The table below highlights this clearly. Across a range of metrics, the Australian market is trading on a much less demanding multiple than the key US market.
Cyclically Adjusted PE
% vs history
% vs history
Source: Datastream, MSCI and Schroders. Based on MSCI indices from 1970 to April 2018 (and 1975 for Price to Book Ratio).
The reasons for this are partly compositional. The stocks that have been driving US multiples up are technology-related stocks where investors have been prepared to pay up for future potential growth. This may or may not be the case, but certainly current pricing requires some pretty solid earnings outcomes to validate them. In contrast, Australian stocks have been somewhat unloved. While earnings growth has rebounded in Australia in recent years, much of this has come from resources, which are clearly much more cyclical than the US growth stocks that have been attracting all the attention and investor demand. That said, even conservative assumptions around commodity prices suggest decent and sustainable earnings from the major commodity producers. Another factor that has clearly held back the Australian stock market has been the banks. Australian banks represent 26% of the ASX200 and have been challenged by a potentially structural softening in credit growth, concern about the housing sector, and more recently, the focus and publicity of the Banking Royal Commission. Given the recent poor performance of banks, much of the potential downside appears priced.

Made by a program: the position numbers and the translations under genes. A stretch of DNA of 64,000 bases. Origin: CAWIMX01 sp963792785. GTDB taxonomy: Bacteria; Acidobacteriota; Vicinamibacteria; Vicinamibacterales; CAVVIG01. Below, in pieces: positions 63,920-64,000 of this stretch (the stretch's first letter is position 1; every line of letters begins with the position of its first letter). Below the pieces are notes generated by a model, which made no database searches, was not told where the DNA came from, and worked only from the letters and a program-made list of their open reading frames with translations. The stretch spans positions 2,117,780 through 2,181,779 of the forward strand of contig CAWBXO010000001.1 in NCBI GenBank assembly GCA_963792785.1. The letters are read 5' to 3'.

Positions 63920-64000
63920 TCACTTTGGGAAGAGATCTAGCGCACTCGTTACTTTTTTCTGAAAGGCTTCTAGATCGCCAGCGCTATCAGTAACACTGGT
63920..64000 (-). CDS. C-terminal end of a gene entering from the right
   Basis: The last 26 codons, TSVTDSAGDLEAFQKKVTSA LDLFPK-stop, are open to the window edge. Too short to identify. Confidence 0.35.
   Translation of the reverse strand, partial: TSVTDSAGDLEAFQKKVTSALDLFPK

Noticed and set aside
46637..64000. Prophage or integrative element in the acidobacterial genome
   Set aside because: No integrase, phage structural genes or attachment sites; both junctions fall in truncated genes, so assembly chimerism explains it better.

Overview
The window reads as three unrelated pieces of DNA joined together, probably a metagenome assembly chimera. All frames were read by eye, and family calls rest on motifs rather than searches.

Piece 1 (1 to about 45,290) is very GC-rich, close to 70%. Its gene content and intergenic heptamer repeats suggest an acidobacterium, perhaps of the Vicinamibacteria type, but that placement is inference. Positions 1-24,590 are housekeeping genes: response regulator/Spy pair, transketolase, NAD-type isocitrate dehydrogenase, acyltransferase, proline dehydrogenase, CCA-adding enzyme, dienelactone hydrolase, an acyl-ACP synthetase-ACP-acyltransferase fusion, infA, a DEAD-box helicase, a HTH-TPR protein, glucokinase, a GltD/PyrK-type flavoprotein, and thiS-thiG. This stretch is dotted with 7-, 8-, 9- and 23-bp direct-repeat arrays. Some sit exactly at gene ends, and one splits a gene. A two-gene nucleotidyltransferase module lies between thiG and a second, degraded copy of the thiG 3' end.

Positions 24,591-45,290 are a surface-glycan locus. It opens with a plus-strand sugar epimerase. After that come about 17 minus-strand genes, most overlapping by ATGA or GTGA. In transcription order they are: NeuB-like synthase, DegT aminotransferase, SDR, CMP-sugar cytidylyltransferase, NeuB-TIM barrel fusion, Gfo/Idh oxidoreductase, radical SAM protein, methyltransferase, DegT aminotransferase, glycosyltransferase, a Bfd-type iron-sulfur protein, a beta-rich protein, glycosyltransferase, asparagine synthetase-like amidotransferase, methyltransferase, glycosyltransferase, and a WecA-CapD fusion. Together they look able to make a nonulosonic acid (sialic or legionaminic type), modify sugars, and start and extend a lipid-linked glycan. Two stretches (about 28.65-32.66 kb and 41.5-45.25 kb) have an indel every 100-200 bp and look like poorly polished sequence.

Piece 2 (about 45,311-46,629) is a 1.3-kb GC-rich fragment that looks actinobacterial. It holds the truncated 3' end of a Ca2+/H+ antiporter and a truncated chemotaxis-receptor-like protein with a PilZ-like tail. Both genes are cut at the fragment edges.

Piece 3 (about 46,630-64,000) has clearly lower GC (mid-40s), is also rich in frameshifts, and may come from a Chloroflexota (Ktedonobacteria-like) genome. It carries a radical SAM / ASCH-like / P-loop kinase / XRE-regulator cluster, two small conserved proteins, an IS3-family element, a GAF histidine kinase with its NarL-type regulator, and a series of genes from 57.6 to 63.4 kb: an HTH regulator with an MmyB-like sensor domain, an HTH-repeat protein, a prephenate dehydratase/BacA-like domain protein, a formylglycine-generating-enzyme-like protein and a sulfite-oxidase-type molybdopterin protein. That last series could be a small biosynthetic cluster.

To be clear, short-run correlations between equity markets are likely to remain high. If our concerns about the US are validated, then at some point we will see a significant retracement in US stock prices and other markets, including Australia, will be dragged along. However, looking through this, we would rather own the market that has underperformed and has a more negative view priced in, then one that is arguably still priced for something close to perfection. None of this takes into account the higher dividend yields and franking benefits for Australian investors.
The above is reflected in the portfolio. We have more Australian equity exposure than we do global equity and with some short US S&P futures positions and some S&P put options have only a low, single digit effective exposure to the US. We also recognise that the US will have a big impact on the broader direction of markets and this is why our aggregate equity exposure is on the modest side. While the broader cycle in risk assets may not be over yet, we are much closer to the end than the beginning.
We did make a couple of changes to the portfolio in May. In early May, before the European concerns erupted, we closed the short Bund (German bond) versus US Treasury position given growing uncertainty over European growth and policy and we added a long Nikkei (Japanese equity) futures position given reasonable return prospects for Japanese equities.